This is rare territory. Like the planets aligning. Or a warm early April day in Maine.

It’s Masters week, and if it feels like golf’s most celebrated and prestigious event is a little more dramatic than usual, with a little more on the line, you’re not alone. These are historically exciting days going on at Augusta National Golf Club, and if you’re a golf fan, you won’t want to miss a moment.

It’s not just because Tiger’s back, though that is a big part of it.

It’s because of everyone.

Everyone who in the past 20 years has been considered the face of the game is not just playing, but playing well. And not just playing well, but playing with expectations — realistic ones — of winning a green jacket that has been preceded by more hype and attention than perhaps any before it.

Who knows if this Masters will end up as the greatest one yet. It likely began, however, as the most anticipated.


Golf, like any sport, has defined eras. They’re not always adjacent to each other, but they are separate from each other. The Hogan era didn’t overlap the Nicklaus era, which didn’t overlap the Woods era. And the eras seemed to turn from one to the next earlier this decade, when Jason Day, Rory McIlroy and Jordan Spieth began winning majors and removing any doubt that the game was in the hands of a new generation. And they were in peak form going into Augusta. McIlroy has a win this year. Jordan Spieth almost won last week. Justin Thomas, a late arrival to this new wave, has been perhaps golf’s most consistent player of late.

This year, however, there’s overlap. The old guys aren’t done yet. Phil Mickelson, a three-time winner at Augusta who knows the pine straw, creeks and hills as well as any 20-something to whom he supposedly helped pass the torch, has a win this year and is a good bet to win again at Augusta at 47. Tiger Woods is not just back playing, he’s back threatening. Tigermania is in full force at the Masters, originally feared killed by Woods’s back surgery, now back to galvanize an already stacked field with the looming presence of the most dominant player the game has seen.

They’re all back — past, present, even future. At this rate, all that’s missing was for Jack Nicklaus and Gary Player to card 65s and put themselves in the mix, too.

This never happens. One generation hands off to the other, that’s the way it works. Montana, Marino and Elway gave way to Brady and Manning. Griffey Jr. and Bonds were long gone by the time Trout and Harper arrived on the scene.

Now, at this Masters, the current generation’s stars are locked in a battle with the previous generation’s. This would be like teams led by Michael Jordan and LeBron James meeting in the NBA Finals. Or having the last four teams standing in the Stanley Cup playoffs be the Mike Bosse Islanders, Wayne Gretzky Oilers, Steve Yzerman Red Wings and Sidney Crosby Penguins.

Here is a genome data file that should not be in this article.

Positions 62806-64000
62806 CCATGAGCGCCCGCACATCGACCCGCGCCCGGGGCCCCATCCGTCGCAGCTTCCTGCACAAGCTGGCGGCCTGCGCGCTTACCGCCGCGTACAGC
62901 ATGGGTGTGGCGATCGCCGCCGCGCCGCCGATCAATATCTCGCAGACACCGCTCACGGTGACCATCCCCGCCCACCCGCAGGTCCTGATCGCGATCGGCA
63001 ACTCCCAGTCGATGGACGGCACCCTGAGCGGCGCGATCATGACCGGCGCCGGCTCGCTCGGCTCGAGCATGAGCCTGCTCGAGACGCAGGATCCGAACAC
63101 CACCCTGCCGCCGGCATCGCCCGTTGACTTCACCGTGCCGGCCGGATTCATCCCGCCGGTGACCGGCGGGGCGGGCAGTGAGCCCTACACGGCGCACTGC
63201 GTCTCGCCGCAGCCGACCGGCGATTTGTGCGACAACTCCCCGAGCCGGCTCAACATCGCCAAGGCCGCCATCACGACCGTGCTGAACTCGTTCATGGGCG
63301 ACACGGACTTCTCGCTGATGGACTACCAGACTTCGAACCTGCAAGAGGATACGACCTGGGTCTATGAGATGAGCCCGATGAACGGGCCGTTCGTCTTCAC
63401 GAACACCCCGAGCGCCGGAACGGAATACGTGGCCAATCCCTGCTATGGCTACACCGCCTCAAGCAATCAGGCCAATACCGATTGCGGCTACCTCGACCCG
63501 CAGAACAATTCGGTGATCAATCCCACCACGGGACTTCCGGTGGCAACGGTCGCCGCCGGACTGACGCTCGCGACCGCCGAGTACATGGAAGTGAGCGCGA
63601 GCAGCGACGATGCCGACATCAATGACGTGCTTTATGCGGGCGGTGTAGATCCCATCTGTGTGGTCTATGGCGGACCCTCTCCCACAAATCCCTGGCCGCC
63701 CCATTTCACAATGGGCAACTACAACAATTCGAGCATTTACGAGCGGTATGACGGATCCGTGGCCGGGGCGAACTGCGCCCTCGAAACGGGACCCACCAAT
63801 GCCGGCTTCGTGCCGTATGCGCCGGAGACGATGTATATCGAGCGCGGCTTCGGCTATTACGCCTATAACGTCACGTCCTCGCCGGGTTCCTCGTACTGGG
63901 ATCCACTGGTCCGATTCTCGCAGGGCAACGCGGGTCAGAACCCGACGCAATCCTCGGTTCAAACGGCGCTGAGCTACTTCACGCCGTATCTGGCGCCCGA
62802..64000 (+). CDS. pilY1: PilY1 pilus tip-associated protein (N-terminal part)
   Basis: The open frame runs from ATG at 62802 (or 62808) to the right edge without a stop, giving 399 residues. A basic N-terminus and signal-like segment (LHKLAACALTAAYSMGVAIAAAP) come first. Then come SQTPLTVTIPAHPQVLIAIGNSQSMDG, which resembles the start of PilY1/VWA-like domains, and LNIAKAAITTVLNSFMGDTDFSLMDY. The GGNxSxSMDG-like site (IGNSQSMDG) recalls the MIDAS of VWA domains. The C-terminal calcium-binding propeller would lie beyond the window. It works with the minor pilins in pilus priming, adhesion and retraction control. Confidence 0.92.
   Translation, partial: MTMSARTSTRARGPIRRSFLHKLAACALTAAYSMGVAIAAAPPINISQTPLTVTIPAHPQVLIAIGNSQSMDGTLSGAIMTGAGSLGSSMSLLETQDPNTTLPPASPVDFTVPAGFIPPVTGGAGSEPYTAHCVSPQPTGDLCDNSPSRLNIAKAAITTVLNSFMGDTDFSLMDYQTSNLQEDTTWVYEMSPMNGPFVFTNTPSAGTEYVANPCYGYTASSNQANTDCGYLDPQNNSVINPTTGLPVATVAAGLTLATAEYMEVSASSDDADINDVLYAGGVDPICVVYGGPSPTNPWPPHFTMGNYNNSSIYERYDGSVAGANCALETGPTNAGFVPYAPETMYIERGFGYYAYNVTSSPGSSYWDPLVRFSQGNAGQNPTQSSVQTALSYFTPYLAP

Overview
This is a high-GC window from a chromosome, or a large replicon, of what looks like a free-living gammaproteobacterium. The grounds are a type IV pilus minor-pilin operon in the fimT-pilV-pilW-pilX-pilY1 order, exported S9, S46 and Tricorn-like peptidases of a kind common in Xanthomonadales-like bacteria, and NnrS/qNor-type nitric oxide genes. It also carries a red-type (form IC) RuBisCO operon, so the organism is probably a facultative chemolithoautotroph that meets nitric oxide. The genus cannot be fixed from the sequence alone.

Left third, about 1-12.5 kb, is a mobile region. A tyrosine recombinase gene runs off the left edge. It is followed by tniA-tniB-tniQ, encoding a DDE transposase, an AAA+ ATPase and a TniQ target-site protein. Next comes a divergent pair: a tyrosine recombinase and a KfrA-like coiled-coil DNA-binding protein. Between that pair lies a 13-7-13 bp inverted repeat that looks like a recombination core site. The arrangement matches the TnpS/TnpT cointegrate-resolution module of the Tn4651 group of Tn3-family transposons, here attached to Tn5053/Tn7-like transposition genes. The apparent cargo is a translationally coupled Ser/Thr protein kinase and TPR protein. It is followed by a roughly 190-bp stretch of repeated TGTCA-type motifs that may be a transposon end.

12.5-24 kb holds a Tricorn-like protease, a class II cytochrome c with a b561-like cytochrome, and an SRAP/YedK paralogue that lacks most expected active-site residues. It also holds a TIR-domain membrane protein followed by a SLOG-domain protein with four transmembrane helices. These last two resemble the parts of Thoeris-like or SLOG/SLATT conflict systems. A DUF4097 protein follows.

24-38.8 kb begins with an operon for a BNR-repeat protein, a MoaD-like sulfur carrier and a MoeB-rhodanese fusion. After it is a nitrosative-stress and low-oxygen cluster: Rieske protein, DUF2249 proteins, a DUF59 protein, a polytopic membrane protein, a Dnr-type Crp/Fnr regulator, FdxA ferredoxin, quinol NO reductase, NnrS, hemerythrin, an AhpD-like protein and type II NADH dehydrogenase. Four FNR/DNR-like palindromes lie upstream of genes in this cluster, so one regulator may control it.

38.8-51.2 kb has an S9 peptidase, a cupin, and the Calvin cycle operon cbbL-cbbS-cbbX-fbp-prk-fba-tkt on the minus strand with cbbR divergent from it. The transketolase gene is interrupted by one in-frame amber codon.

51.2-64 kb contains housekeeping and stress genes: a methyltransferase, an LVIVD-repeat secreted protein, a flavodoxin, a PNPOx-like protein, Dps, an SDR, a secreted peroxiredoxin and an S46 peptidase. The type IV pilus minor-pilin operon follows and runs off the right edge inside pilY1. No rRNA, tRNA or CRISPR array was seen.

There was never a chance to watch an in-his-prime Pedro Martinez face an at-his-peak Miguel Cabrera. But Woods and Spieth could be on the 18th green on Sunday, all tied up, with a pair of putts to decide the Masters.


There’s no guarantee this will pan out. This is the most exciting Masters, but it may not be the best. By the time this column is read, Woods and Mickelson may have sliced or snap-hooked enough shots to put themselves in danger of missing the cut. Spieth, who led by two strokes after the first round, could be burying the field like he did in 2015. Heck, Sergio Garcia — a prominent figure from that Woods and Mickelson era — tried to ruin it already, carding a 13 on the 15th hole en route to an 81 that immediately freed up the defending champion’s weekend.

What makes this like a drug for golf fans are the possibilities. The potential that this could be like the 1986 Masters, still the best in the tournament’s 82-year history, during which contemporary stars Greg Norman and Seve Ballesteros were playing for the win, only for 46-year-old Jack Nicklaus to charge from out of nowhere and take down a pair of standouts more than a dozen years his junior with a barrage of birdies and eagles.

Imagine if that transpires again. Imagine if Friday and Saturday transpire the way they need to, and the final groups on Sunday become the game’s best, past and present, taking turns holding the lead. Woods and McIlroy going for eagle on 15. Mickelson and Spieth trying to stick shots on 16. Day, Thomas, Bubba Watson or Dustin Johnson putting out on 18, finishing dramatic back-nine charges. Even Fred Couples, at 58, notching one birdie after another like it’s 1992 all over again.

Okay, that last one is far-fetched. But it would fit the theme going in. Normally, one era gives way to the next. This time, the best of past and present are going after the same prize.

Drew Bonifant — 621-5638

[email protected]

Twitter: @dbonifantMTM

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